- GE’s care unit on Tuesday reported that third-quarter revenue of $ 4.3 billion declined 6% organically due to continuing industry-wide supply chain shortages.
- The supply chain affected by the conglomerate’s healthcare division was the largest of all business units, GE executives told investors during Tuesday’s earnings call, adding they expected that the disruptions last at least until the first half of 2022.
- Larry, CEO of GE Culp described the company’s supply chain challenges as the worst in the CEO’s career and said the healthcare unit will continue to proactively manage procurement and logistics. “It’s really like playing Whac-A-Mole,” Culp remarked. Supply chain issues come as GE Healthcare CEO Kieran Murphy is expected to be replaced end of 2021 by Peter Arduini, CEO of Integra LifeSciences.
GE Healthcare is the latest medical technology take a hit in the supply chain, after the publication of AdvaMed at the end of last month a study showing that the current global semiconductor chip shortage is causing delays, order cancellations and other supply disruptions for medical device companies.
The medical technology lobby is pushing the Biden administration, Congress, and semiconductor manufacturers to prioritize supplying chips to medical device makers over other industries that use the same components. ResMed cited the semiconductor shortage as the reason it will not be able to meet growing demand for its sleep apnea products created by the Philips recall.
“Based on the broader industry trends, we expect the company-wide pressure to continue at least into the first half of next year,” Culp told investors. Tuesday. “I’m not sure we’re still in a place where we would say things are stable.”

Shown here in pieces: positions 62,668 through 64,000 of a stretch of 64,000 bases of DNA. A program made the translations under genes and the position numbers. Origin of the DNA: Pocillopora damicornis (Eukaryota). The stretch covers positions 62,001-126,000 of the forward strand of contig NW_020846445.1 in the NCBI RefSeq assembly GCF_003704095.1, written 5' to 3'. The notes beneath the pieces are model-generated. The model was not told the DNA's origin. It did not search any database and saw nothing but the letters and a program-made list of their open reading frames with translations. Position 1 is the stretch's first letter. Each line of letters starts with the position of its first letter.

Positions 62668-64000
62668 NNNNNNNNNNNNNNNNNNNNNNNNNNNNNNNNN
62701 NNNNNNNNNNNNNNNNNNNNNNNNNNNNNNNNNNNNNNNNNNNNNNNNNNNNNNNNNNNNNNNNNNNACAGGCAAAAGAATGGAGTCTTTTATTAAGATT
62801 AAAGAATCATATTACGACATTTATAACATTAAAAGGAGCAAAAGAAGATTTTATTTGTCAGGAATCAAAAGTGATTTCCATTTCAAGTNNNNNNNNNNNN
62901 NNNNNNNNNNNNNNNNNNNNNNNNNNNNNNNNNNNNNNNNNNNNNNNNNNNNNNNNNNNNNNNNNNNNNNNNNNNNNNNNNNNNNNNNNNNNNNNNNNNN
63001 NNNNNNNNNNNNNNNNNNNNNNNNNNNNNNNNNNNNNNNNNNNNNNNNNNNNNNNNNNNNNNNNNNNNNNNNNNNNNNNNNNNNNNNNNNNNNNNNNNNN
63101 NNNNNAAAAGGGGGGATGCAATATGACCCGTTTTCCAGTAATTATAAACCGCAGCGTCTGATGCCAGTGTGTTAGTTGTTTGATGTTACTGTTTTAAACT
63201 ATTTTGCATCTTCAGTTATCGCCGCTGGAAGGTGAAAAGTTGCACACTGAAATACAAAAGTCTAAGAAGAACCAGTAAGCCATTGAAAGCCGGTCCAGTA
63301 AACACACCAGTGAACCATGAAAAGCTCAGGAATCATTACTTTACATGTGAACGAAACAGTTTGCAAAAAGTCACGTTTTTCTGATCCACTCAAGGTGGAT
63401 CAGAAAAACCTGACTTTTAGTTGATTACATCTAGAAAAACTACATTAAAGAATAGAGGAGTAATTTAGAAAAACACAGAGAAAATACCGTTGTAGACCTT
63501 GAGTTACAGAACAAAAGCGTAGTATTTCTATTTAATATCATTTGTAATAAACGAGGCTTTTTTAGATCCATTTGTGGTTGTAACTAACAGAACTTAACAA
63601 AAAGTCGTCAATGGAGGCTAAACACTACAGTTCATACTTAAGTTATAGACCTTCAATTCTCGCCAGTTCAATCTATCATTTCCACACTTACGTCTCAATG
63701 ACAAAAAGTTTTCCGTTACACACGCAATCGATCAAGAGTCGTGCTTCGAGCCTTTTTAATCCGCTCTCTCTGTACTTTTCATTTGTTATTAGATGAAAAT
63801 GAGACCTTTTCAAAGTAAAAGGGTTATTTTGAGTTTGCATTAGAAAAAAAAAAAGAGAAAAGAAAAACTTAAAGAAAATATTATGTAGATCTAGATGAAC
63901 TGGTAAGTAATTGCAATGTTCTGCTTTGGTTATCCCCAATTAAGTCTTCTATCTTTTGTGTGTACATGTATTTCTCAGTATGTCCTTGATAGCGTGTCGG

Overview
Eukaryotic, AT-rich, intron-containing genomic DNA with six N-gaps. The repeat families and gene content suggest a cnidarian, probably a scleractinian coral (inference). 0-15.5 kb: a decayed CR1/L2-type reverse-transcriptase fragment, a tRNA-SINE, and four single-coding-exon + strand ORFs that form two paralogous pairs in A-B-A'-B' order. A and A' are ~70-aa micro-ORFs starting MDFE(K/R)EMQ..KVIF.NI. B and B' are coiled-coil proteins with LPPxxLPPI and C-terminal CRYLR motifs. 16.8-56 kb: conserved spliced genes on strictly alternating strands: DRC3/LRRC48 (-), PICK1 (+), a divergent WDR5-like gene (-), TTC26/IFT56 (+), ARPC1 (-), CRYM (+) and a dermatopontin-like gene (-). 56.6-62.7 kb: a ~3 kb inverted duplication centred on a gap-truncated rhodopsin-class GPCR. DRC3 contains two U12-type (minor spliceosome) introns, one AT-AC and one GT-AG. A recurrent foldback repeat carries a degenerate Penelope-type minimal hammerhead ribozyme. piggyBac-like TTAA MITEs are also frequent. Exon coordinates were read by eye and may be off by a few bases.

GE is trying to address supply chain disruptions by “activating dual sources, qualifying alternative parts, redesigning and requalifying product configurations and increasing plant capacity,” according to Culp.
The CEO said he wanted the healthcare unit’s third-quarter earnings announcement “not to be so much of a cover-up” due to supply chain issues. However, Culp maintained that the division is a solid company and was optimistic about its long-term outlook.
Despite challenges in its supply chain, GE Chief Financial Officer Carolina Dybeck Happe told investors on the call that GE Healthcare’s organic margins are now expected to increase by nearly 100 basis points this year because the company “proactively manages supply and logistics”.
As GE’s third quarter healthcare systems (HCS) orders grew over 20% organically year-over-year, posting double-digit growth in imaging, ultrasound solutions and Life Care, HCS organic revenues decreased 8% more than offsetting 8% organic growth in pharmaceutical diagnostics. .
GE Healthcare announcement last month he will acquire BK Medical from a private equity firm Altaris Capital Partner for $ 1.45 billion to expand its $ 3 billion ultrasound business to surgical visualization, used to guide surgeons in minimally invasive and robotic surgeries.
While the acquisition of BK Medical is “admittedly small” according to Culp, the CEO said it was “a step forward as we advance our mission of precision healthcare,” GE seeking to extend its diagnostic portfolio to surgical and therapeutic interventions. The transaction is expected to be finalized in 2022.